Is there value in this activity? Or is it a commercial waste of time? - Mothering Forums

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#1 of 11 Old 07-17-2013, 10:29 AM - Thread Starter
 
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My two boys, 6 and 8, have been having a great summer. A little bit of daycamp, outside play time, open-ended play at home, with the full variety of activities, from a little tv in the morning, to reading, to snap circuits, board games, making crafts, pretend play together, swim lessons, outside time. All fine. 

 

The last few days and weeks though they have been increasingly into Pokemon.  Started with my younger son liking some simpler Pokemon guides and some books last year, and then they got some cards somehow, then they bought some cards recently... now they study them, quiz each other, pretend play battles, trade with the neighbor friend, look them up on the computer, tell me all about how tall each one is, play card games with them (not the real game, but "war" card game using them, etc. It's been constant for a few days and I'm wondering if this is worth their brain power.... or if I have been slacking on getting them some better books about real-life things they could be using all this learning energy on!  Or is there some value to this that I am not seeing? Is wasting time ok in the summer? Is a total waste of a passing obsession ok? (Can you tell I'm a little bit tired of hearing about Pokemon?)  I know that some kids are into all the baseball cards and statistics or whatever, but at least that is somewhat real.

 

Any reading or math involved is stuff they've long ago mastered. (I am really not one to push academics or anything, it is naturally their drive to read and do whatever they do.)  Not sure what creativity there is in it. They are just spending so much time on this. Younger ds just announced he's going to make a pokemon book now - maybe just being inspired by it is enough of a value? 

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#2 of 11 Old 07-17-2013, 10:46 AM
 
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I think the organizational skills and management are pretty impressive.  There's also some memory work and strategy involved, and it often leads to other creative things like story telling and as you said, making books.  A lot of drawing.  It sounds like they are doing it together, so there's team work and bonding and connecting with other kids.  I don't think it was DESIGNED to be anything more than commercial, but kids seem to get a lot out of it.  And they just enjoy it.  It's ok for something to just be fun.  If I were supposed to be learning and doing something "of value" every single second of the day, I'd be tired and miserable.  It's ok to just do something for fun.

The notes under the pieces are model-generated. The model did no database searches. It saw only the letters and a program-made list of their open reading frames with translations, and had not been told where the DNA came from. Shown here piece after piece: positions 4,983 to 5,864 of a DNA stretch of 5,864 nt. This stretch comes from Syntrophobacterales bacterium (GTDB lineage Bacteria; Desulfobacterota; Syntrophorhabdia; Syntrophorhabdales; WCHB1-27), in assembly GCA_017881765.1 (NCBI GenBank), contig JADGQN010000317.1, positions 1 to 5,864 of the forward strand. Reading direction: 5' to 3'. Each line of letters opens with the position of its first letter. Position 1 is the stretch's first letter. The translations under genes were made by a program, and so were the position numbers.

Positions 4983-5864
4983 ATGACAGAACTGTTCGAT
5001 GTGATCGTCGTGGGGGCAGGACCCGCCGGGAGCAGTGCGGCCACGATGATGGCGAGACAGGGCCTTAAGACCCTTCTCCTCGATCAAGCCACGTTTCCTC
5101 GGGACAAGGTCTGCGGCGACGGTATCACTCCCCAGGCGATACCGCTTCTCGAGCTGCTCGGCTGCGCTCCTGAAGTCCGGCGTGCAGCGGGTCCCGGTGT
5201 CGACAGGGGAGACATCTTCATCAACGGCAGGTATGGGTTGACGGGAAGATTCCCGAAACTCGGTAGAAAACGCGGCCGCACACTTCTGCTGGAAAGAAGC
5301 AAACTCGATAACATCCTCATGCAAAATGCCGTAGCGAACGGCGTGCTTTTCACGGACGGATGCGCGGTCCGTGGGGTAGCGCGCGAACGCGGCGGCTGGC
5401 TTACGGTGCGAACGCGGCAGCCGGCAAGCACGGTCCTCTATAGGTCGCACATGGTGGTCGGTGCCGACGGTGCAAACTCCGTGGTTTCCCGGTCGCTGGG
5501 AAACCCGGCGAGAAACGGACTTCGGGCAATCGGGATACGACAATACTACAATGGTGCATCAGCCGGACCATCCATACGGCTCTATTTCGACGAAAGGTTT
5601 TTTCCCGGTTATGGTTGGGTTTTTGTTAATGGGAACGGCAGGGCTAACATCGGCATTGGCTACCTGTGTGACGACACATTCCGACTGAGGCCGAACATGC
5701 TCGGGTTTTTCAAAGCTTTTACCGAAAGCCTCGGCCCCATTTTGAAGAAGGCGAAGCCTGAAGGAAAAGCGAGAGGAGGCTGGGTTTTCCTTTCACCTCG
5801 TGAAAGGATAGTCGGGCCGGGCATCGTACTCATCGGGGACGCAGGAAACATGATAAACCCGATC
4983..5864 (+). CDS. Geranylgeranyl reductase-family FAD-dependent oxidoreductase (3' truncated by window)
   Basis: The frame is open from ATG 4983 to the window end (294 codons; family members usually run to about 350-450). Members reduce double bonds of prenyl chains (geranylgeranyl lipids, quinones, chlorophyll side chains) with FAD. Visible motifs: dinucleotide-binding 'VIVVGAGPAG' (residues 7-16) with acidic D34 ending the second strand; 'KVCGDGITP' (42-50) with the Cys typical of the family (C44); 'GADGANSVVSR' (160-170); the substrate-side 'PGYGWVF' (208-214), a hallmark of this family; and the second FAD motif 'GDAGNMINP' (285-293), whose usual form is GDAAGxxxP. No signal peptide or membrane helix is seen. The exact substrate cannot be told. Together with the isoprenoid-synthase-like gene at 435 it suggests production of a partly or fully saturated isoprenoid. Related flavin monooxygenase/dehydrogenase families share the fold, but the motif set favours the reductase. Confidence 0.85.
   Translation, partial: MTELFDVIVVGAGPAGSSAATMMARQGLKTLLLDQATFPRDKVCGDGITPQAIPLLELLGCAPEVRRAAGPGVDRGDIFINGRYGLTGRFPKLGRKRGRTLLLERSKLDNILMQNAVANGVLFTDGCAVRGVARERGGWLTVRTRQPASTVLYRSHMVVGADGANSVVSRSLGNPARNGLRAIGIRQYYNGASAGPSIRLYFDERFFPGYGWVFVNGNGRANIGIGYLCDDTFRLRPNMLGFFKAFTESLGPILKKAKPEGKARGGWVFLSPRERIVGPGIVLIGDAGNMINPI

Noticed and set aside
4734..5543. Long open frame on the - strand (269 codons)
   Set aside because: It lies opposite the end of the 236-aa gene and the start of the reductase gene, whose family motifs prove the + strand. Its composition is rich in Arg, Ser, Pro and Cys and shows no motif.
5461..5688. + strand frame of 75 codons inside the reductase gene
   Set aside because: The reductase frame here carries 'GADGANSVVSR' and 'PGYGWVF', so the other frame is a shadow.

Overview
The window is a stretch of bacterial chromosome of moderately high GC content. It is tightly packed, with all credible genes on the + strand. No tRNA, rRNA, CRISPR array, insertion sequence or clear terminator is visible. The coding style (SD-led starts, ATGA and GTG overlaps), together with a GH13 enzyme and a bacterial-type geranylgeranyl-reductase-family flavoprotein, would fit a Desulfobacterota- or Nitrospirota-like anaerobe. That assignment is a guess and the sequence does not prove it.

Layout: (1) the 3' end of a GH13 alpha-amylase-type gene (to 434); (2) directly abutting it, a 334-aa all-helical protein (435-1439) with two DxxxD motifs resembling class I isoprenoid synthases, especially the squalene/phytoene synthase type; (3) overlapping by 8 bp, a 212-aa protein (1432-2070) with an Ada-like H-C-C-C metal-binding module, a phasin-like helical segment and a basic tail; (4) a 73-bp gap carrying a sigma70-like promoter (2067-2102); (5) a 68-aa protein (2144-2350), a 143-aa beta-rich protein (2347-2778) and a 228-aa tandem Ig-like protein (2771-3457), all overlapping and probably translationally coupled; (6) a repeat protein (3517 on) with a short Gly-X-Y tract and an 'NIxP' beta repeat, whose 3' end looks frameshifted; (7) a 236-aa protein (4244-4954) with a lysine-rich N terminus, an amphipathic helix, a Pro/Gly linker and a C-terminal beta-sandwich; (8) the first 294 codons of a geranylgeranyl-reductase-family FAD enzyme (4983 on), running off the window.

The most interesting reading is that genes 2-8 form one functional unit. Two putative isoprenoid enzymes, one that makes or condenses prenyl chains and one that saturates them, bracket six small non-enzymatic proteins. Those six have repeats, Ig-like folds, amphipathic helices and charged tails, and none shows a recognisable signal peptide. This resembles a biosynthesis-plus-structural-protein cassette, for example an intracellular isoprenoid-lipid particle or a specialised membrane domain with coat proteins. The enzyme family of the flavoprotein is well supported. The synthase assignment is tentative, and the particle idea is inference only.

"Better books" about "real life things" are great, but there has to be some room for something that's just pure enjoyment.

 

I was a gifted kid, I have a gifted kid.  Gifted kids need fun hobbies just as much as anyone else, and how is learning energy "wasted?"  There's no race, there's no certain amount of extra ground that has to be covered or you never get the chance. 

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#3 of 11 Old 07-17-2013, 10:46 AM
 
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As a long-time unschooler having watched four kids grow up through the ages of yours, and seen a lot of odd obsessions come and go, I'm firmly of the opinion that if something is engaging to a child, he's learning something from it, even if you don't see it at the time. If possibilities for learning are depleted, the child will either lose interest or (as with your ds's comment about making a Pokemon book) take the interest in a new direction. 

 

I'd be willing to bet that with some sensitive observation and some time (hindsight is great for this, I promise) you'll see all sorts of amazing things your kids are learning from Pokemon: memorization strategies, word roots, developing an understanding of probability, facility with story-telling, strategic planning, data analysis skills and economic principles, and so on.

 

I was told by a wise educator friend early on in my parenting: if something is engaging a child, you can trust that he's learning from it. I trusted this wisdom, and in my experience (in the absence of addiction and/or other mental health problems) I've never seen it disproved. It's summer anyway. I'd let Pokémon rule.

 

Miranda


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#4 of 11 Old 07-18-2013, 05:39 AM
 
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Originally Posted by reezley View Post

... now they study them, quiz each other, pretend play battles, trade with the neighbor friend, look them up on the computer, tell me all about how tall each one is, play card games with them (not the real game, but "war" card game using them, etc.

 

DS went through a fairly intense Pokemon phase about 15 years ago.  It came after his  3 to 4 year dinosaur phase, so I had a lot of opportunity to compare the 2 obsessions. I recall that Pokemon had an involved classification system that required a lot of cognitive skills in memorization, organization, categorization and so on. The kids have to learn the different categories and classes of the different kinds of Pokemon. It's a little like learning species, genus, family etc. for the Animal, Plant etc. kingdoms. The Pokemon can evolve to new levels and there are benefits and disadvantages to that. The kids know the different skills and vulnerabilities of all of their Pokemon and have to develop strategies for using them.

 

I guess ask yourself if he was obsessed with dinosaurs and spent all his time learning about different dinosaur species, would you feel the same way? What if it were chess? In some ways, Pokemon combines these 2 more familiar childhood obsessions into one big one. 

 

I would keep a careful eye on things like how much money he spends on Pokemon (maybe help him with some budgeting) and make sure that any card trading is fair. That's the kind of stuff that can get out of hand. A little parental guidance can go a long way.

 

It's funny for me to read that Pokemon is still a thing after all these years! In case you are concerned for your own sake, if you are like me you will eventually forget the name of whatever critter Charmander evolves into and those brain cells will be freed up for other important things again. winky.gif  

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#5 of 11 Old 07-18-2013, 07:42 AM - Thread Starter